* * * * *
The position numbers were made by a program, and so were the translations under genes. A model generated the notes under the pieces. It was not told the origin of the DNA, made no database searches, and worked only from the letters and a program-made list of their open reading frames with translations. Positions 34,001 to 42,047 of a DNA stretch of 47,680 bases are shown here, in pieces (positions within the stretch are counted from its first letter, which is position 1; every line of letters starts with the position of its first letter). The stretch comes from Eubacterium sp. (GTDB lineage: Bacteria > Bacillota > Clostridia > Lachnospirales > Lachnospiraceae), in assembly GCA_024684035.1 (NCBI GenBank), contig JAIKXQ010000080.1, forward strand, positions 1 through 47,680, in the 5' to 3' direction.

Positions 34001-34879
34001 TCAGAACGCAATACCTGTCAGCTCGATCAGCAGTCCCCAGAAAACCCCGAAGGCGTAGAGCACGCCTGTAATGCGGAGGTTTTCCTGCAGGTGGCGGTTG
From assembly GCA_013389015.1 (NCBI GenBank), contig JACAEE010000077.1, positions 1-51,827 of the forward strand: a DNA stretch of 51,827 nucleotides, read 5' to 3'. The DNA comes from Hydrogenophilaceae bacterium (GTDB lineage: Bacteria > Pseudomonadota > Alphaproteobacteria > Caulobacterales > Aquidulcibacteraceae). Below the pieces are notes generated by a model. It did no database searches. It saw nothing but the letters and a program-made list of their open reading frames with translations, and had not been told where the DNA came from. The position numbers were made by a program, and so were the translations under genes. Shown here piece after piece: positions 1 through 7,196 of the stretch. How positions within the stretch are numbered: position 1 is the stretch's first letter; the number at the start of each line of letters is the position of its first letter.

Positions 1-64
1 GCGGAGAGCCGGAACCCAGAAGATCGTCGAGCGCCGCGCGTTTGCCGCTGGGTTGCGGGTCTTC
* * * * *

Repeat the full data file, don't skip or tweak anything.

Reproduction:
The position numbers were made by a program, and so were the translations under genes. A model generated the notes under the pieces. It was not told the origin of the DNA, made no database searches, and worked only from the letters and a program-made list of their open reading frames with translations. Positions 34,001 to 42,047 of a DNA stretch of 47,680 bases are shown here, in pieces (positions within the stretch are counted from its first letter, which is position 1; every line of letters starts with the position of its first letter). The stretch comes from Eubacterium sp. (GTDB lineage: Bacteria > Bacillota > Clostridia > Lachnospirales > Lachnospiraceae), in assembly GCA_024684035.1 (NCBI GenBank), contig JAIKXQ010000080.1, forward strand, positions 1 through 47,680, in the 5' to 3' direction.

Positions 34001-34879
34001 TCAGAACGCAATACCTGTCAGCTCGATCAGCAGTCCCCAGAAAACCCCGAAGGCGTAGAGCACGCCTGTAATGCGGAGGTTTTCCTGCAGGTGGCGGTTG
From assembly GCA_013389015.1 (NCBI GenBank), contig JACAEE010000077.1, positions 1-51,827 of the forward strand: a DNA stretch of 51,827 nucleotides, read 5' to 3'. The DNA comes from Hydrogenophilaceae bacterium (GTDB lineage: Bacteria > Pseudomonadota > Alphaproteobacteria > Caulobacterales > Aquidulcibacteraceae). Below the pieces are notes generated by a model. It did no database searches. It saw nothing but the letters and a program-made list of their open reading frames with translations, and had not been told where the DNA came from. The position numbers were made by a program, and so were the translations under genes. Shown here piece after piece: positions 1 through 7,196 of the stretch. How positions within the stretch are numbered: position 1 is the stretch's first letter; the number at the start of each line of letters is the position of its first letter.

Positions 1-64
1 GCGGAGAGCCGGAACCCAGAAGATCGTCGAGCGCCGCGCGTTTGCCGCTGGGTTGCGGGTCTTC